Sequencing studies of exonic regions aim to identify rare variants contributing to complex traits. With high coverage and large sample size, these studies tend to apply simple variant calling algorithms. However, coverage is often heterogeneous; sites with insufficient coverage may benefit from sophisticated calling algorithms used in low-coverage sequencing studies. We evaluate the potential benefits of different calling strategies by performing a comparative analysis of variant calling methods on exonic data from 202 genes sequenced at 24x in 7,842 individuals. We call variants using individual-based, population-based and linkage disequilibrium (LD)-aware methods with stringent quality control. We measure genotype accuracy by the concordance with on-target GWAS genotypes and between 80 pairs of sequencing replicates. We validate selected singleton variants using capillary sequencing.
Using these calling methods, we detected over 27,500 variants at the targeted exons; >57% were singletons. The singletons identified by individual-based analyses were of the highest quality. However, individual-based analyses generated more missing genotypes (4.72%) than population-based (0.47%) and LD-aware (0.17%) analyses. Moreover, individual-based genotypes were the least concordant with array-based genotypes and replicates. Population-based genotypes were less concordant than genotypes from LD-aware analyses with extended haplotypes. We reanalyzed the same dataset with a second set of callers and showed again that the individual-based caller identified more high-quality singletons than the population-based caller. We also replicated this result in a second dataset of 57 genes sequenced at 127.5x in 3,124 individuals.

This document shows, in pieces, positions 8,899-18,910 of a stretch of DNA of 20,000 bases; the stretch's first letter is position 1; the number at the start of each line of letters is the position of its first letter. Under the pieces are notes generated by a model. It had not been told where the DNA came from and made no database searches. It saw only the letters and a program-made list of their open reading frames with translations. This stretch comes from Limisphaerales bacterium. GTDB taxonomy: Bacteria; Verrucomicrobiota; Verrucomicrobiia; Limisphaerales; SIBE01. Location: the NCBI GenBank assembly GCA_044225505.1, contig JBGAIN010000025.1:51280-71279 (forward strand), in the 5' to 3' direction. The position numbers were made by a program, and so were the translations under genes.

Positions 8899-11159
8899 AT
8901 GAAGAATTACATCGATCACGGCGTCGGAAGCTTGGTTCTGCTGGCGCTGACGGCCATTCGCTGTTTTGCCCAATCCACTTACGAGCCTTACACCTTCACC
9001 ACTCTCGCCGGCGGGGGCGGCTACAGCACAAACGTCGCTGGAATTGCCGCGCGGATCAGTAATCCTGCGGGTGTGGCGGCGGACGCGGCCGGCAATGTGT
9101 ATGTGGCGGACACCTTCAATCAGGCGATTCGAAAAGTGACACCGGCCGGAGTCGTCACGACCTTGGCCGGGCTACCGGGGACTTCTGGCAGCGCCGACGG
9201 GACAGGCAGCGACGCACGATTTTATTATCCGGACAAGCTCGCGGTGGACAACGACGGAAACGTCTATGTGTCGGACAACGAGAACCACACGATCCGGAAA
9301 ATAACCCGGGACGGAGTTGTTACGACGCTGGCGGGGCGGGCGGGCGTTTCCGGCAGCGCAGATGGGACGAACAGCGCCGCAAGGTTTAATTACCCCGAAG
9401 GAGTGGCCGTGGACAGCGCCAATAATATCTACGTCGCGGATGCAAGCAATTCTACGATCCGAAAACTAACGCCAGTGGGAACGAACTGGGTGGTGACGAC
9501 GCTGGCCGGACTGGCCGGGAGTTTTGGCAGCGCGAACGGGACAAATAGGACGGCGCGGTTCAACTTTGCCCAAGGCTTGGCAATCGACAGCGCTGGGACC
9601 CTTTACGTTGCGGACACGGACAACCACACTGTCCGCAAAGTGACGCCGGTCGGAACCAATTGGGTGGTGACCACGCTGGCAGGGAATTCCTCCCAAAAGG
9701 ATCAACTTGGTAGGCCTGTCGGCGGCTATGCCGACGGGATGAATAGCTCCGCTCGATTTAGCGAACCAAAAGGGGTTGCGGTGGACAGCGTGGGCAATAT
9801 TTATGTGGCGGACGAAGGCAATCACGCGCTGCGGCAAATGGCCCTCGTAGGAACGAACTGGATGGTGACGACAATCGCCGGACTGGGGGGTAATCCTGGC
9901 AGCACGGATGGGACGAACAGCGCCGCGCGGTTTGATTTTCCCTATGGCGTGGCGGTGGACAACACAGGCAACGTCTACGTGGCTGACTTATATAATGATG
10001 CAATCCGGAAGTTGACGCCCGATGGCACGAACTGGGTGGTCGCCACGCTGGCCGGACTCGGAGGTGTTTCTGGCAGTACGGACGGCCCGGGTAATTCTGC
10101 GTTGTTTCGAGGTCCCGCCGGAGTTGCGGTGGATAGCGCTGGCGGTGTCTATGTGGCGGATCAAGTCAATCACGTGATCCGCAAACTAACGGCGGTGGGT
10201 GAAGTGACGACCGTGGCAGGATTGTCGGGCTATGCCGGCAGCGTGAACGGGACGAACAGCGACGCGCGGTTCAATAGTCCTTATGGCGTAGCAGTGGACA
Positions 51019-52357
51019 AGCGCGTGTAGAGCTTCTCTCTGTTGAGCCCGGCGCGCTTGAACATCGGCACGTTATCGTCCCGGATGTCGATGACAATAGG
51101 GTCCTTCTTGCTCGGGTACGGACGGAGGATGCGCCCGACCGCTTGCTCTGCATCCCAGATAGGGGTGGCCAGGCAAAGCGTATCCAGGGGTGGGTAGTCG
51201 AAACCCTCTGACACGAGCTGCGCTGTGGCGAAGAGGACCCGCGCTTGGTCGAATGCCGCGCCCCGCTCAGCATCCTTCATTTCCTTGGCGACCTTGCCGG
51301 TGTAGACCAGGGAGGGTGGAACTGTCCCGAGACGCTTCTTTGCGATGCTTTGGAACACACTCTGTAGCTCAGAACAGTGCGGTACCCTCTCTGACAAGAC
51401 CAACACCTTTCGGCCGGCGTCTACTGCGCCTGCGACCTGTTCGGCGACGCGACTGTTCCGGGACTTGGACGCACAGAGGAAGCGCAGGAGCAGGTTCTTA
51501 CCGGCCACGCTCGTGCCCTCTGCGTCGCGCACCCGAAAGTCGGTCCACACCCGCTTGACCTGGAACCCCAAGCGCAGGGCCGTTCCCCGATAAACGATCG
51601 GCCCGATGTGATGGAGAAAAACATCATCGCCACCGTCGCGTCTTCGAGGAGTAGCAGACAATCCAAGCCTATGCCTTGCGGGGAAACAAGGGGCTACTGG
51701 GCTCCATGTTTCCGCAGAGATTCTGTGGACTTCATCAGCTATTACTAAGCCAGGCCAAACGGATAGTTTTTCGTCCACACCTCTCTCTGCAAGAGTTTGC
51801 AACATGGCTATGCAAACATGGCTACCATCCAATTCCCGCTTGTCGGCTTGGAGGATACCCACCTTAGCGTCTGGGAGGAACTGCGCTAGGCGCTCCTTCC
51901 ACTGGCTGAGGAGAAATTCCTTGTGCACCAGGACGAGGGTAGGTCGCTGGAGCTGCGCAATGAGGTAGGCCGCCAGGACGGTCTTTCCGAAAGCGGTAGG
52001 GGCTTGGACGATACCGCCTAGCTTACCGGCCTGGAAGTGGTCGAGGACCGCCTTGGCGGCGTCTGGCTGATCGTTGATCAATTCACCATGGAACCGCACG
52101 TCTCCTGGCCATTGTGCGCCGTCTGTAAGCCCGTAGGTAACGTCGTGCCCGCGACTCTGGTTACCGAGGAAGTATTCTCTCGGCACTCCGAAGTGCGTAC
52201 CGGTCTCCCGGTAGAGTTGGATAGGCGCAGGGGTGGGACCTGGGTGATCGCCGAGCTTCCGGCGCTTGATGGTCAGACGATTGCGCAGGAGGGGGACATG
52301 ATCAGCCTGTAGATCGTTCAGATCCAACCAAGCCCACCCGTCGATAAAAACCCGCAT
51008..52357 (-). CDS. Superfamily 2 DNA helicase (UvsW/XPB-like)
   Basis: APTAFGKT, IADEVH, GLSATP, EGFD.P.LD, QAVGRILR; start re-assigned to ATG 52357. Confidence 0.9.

We recommend population-based analyses for high quality variant calls with few missing genotypes. With extended haplotypes, LD-aware methods generate the most accurate and complete genotypes. In addition, individual-based analyses should complement the above methods to obtain the most singleton variants.
Electronic supplementary material
The online version of this article (doi:10.1186/s12859-015-0489-0) contains supplementary material, which is available to authorized users.